In Israel’s wilderness journey, all the people were in the camp together. The dangers by which they were surrounded were dangers for all. In Christianity, there are dangers too, and these are also for all. However, unlike in Israel, there is no one in the Church who can be excused from joining in the battle. There is no non–combatant class. There are none who by gender or age or anything else are exempted from the drill, the discipline and actual encounter of spiritual warfare. Just as every Christian is a priest, and every Christian is a minister, so every Christian is a soldier of Jesus Christ, and through practice must have the knowledge of his weapons, and understand the tactics of the foe he faces.
There are leaders of course. In Israel everyone was ranged under his standard and his captain. However, there is this great difference between the fleshly warfare of Israel and the spiritual warfare of the Church. In the former the responsibility assumed by the leader is also the acquittal from responsibility of those that follow him. Obedience is everything in the armies of this world. Who can help but admire the unhesitating devotion of troops who go forward, even to destruction, knowing full well perhaps that the leadership has blundered? By contrast, in spiritual warfare one can have pity for such but not admiration. The responsibility of the spiritual leader removes not one atom of responsibility from the follower. If the follower is misled he is guilty for being misled. Why? Because he is responsible—individually responsible—to follow Christ. His is the voice which must be heard amid all the din of the battlefield. If there are lesser leaders, their task is only to make men listen to that voice—to say, in effect, “Be my imitators, even as I also [am] of Christ” (1 Cor. 11: 1).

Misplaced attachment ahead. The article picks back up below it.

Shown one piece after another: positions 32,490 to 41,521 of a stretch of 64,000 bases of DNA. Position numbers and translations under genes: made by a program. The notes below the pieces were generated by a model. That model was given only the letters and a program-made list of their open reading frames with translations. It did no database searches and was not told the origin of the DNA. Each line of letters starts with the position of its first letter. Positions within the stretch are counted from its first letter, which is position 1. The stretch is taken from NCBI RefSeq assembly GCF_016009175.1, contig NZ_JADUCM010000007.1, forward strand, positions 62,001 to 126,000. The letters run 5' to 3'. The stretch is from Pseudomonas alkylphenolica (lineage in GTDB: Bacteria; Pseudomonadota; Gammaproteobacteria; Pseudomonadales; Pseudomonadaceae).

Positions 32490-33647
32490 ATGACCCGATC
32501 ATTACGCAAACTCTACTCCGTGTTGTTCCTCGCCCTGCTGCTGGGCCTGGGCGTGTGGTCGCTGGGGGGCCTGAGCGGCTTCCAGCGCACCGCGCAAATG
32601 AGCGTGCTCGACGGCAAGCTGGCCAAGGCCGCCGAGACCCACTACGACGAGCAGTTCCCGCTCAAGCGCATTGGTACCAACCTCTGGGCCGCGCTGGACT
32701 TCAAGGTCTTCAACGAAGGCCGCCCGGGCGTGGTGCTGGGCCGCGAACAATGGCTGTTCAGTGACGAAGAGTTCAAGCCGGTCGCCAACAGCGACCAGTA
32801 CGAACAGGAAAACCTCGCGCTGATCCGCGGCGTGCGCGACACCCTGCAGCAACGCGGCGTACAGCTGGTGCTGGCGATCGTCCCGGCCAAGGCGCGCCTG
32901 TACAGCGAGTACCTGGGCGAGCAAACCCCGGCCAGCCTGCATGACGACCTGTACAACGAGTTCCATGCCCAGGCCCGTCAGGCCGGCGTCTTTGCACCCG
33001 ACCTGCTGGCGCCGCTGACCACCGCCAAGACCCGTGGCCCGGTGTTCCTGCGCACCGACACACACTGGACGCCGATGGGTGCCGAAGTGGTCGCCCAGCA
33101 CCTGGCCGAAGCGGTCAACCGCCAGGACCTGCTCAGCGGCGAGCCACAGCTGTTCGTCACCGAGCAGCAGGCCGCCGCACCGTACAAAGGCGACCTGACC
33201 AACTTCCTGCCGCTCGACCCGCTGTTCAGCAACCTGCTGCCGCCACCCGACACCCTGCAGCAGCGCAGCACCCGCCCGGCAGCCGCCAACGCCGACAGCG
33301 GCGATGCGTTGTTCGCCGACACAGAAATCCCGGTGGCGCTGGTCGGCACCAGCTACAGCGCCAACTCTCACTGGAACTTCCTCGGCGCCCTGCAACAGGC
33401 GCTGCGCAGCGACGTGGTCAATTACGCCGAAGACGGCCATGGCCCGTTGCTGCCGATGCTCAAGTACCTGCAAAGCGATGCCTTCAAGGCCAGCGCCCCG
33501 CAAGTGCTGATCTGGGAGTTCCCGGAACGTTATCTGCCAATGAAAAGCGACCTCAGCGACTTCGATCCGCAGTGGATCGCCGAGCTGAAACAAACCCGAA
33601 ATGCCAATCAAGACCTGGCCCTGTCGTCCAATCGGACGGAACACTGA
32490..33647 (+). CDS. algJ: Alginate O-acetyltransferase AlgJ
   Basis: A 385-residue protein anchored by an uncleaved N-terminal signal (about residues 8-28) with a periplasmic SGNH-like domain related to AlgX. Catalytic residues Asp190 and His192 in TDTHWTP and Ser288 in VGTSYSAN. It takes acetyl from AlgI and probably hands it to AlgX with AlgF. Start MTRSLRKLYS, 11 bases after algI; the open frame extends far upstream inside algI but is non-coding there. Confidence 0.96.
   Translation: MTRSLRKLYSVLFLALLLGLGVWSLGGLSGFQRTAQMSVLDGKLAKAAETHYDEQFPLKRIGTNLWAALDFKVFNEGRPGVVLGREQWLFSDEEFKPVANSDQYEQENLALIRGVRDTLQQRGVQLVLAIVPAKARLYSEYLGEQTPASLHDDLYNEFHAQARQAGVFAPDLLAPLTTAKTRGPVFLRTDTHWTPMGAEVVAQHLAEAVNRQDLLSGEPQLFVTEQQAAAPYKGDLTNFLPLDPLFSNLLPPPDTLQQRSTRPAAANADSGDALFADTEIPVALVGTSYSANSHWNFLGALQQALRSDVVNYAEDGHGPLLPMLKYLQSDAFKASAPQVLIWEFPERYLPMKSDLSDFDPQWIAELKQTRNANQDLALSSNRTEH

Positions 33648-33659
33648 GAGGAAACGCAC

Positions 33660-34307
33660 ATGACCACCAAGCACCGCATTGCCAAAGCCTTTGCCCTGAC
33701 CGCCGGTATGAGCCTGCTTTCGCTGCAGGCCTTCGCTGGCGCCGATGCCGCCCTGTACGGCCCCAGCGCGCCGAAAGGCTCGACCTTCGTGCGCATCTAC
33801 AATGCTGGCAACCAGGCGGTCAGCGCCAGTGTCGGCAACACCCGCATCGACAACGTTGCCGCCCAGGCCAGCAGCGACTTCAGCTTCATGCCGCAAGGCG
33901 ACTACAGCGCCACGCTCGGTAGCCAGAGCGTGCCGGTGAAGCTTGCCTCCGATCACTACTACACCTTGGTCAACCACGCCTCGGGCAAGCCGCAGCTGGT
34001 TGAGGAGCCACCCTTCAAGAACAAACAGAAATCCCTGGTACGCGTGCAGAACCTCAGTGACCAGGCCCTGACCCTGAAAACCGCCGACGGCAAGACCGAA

If we value the welfare of God’s people, we must press their own responsibility upon them to the full, and that none can excuse them from it in any part of Christian practice. Reader, whoever you are, allow no one to stand between your soul and Christ! He alone is your Master, and to Him alone you must give account. The vigour, brightness, and faithfulness of your life depend upon how you abide in the place of dependence on Him alone. This does not mean of course that you are to refuse the help that He would give you through another, for God has set us in one body—given us to each other to help each other. Let not that thought be weakened in the least! Scripture even tells us to “Obey your leaders, and be submissive; for they watch over your souls” (Heb. 13: 17), but it is a perversion of the truth to make this into an unqualified and grovelling discipleship for “if blind lead blind, both will fall into a ditch” (Matt. 15: 14). However good Christian leadership is, (and it ought to be valued where it exists—see Heb. 13: 7), there are no circumstances under which an individual saint can abdicate his personal responsibility before the Lord. Let us remember that we fall into one of the most subtle and successful snares of the enemy when we make another person the director of our consciences in the things of God, however much confidence we have in his genuineness, wisdom, or piety. We may not be Romanists as such but this is Romanism in principle, for Romanism all through is nothing less than giving Christ a human vicar on earth, a substitute to whom we give His place. Brethren, we must have no substitute for Christ and we must seek no substitute for ourselves. We must not falsify the blessed relationship into which we have been brought with Him, nor must we consecrate another to fill the place we have vacated.